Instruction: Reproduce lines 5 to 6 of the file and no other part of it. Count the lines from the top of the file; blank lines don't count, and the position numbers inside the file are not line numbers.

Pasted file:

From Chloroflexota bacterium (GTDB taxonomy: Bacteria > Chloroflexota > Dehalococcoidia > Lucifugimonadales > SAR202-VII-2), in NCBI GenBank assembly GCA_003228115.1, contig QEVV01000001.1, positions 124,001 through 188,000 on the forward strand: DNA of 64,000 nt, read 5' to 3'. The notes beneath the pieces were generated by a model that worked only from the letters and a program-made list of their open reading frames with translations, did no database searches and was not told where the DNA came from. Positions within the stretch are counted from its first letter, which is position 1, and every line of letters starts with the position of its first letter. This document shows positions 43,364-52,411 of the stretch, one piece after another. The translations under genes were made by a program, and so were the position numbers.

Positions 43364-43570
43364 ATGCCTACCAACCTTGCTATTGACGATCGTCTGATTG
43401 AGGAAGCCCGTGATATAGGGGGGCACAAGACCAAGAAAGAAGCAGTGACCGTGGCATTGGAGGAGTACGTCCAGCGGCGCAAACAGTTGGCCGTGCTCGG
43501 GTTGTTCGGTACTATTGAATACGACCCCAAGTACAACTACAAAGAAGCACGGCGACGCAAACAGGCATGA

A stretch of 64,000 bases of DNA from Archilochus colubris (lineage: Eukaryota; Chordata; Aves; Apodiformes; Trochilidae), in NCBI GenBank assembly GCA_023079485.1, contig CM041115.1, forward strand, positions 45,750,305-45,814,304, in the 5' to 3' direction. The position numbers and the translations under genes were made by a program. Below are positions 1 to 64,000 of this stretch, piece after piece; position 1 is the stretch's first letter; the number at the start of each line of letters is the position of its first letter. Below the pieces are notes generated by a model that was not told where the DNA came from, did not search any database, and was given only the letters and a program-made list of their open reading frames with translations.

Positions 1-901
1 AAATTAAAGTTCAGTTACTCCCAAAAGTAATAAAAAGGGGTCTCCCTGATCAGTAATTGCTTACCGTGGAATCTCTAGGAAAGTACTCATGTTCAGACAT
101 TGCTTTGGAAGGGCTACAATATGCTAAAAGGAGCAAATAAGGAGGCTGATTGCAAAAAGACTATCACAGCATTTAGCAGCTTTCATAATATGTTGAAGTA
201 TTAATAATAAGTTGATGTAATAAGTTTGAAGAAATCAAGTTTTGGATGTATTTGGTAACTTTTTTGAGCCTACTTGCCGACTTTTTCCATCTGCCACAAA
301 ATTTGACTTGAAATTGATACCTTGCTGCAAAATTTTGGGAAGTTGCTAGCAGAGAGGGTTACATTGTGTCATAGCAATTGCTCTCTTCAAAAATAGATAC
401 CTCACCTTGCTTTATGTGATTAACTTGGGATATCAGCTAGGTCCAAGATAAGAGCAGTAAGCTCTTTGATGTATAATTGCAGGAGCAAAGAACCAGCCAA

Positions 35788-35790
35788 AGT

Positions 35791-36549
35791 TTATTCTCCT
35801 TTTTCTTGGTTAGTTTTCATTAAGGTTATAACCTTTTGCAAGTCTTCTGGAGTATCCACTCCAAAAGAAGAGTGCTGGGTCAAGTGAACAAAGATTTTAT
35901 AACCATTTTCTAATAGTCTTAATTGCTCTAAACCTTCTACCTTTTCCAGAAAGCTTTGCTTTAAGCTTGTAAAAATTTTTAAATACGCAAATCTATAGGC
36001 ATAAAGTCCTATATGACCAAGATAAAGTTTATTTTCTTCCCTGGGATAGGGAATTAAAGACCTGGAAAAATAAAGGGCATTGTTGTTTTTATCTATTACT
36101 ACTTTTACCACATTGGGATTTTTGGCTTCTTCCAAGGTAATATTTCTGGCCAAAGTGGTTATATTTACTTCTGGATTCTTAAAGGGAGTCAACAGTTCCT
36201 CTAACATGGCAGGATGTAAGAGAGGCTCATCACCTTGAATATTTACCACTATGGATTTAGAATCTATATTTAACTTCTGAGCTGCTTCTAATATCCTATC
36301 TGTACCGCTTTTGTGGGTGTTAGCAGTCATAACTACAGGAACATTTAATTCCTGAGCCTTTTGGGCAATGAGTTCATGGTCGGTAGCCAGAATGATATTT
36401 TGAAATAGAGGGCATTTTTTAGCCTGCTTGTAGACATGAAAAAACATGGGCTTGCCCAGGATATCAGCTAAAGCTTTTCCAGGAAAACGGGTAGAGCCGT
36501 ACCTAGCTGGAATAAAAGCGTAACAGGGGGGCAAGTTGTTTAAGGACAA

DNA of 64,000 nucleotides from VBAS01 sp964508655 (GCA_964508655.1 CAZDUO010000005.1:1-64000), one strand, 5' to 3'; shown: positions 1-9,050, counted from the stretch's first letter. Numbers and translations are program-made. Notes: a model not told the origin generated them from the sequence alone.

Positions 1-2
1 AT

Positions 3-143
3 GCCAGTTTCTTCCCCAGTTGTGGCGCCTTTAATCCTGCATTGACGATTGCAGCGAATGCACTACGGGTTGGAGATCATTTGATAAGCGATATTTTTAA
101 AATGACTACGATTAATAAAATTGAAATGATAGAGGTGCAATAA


43501 GTTGTTCGGTACTATTGAATACGACCCCAAGTACAACTACAAAGAAGCACGGCGACGCAAACAGGCATGA

A stretch of 64,000 bases of DNA from Archilochus colubris (lineage: Eukaryota; Chordata; Aves; Apodiformes; Trochilidae), in NCBI GenBank assembly GCA_023079485.1, contig CM041115.1, forward strand, positions 45,750,305-45,814,304, in the 5' to 3' direction. The position numbers and the translations under genes were made by a program. Below are positions 1 to 64,000 of this stretch, piece after piece; position 1 is the stretch's first letter; the number at the start of each line of letters is the position of its first letter. Below the pieces are notes generated by a model that was not told where the DNA came from, did not search any database, and was given only the letters and a program-made list of their open reading frames with translations.